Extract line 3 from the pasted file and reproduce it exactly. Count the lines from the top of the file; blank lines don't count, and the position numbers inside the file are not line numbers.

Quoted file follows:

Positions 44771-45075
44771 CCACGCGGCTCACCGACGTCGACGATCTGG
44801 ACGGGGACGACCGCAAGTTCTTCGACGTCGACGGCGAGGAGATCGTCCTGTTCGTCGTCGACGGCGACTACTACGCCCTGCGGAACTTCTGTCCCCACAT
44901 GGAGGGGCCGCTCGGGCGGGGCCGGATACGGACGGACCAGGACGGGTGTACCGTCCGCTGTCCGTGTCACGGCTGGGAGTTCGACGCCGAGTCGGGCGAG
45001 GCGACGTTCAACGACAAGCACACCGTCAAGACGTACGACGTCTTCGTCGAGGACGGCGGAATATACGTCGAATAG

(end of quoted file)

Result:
44801 ACGGGGACGACCGCAAGTTCTTCGACGTCGACGGCGAGGAGATCGTCCTGTTCGTCGTCGACGGCGACTACTACGCCCTGCGGAACTTCTGTCCCCACAT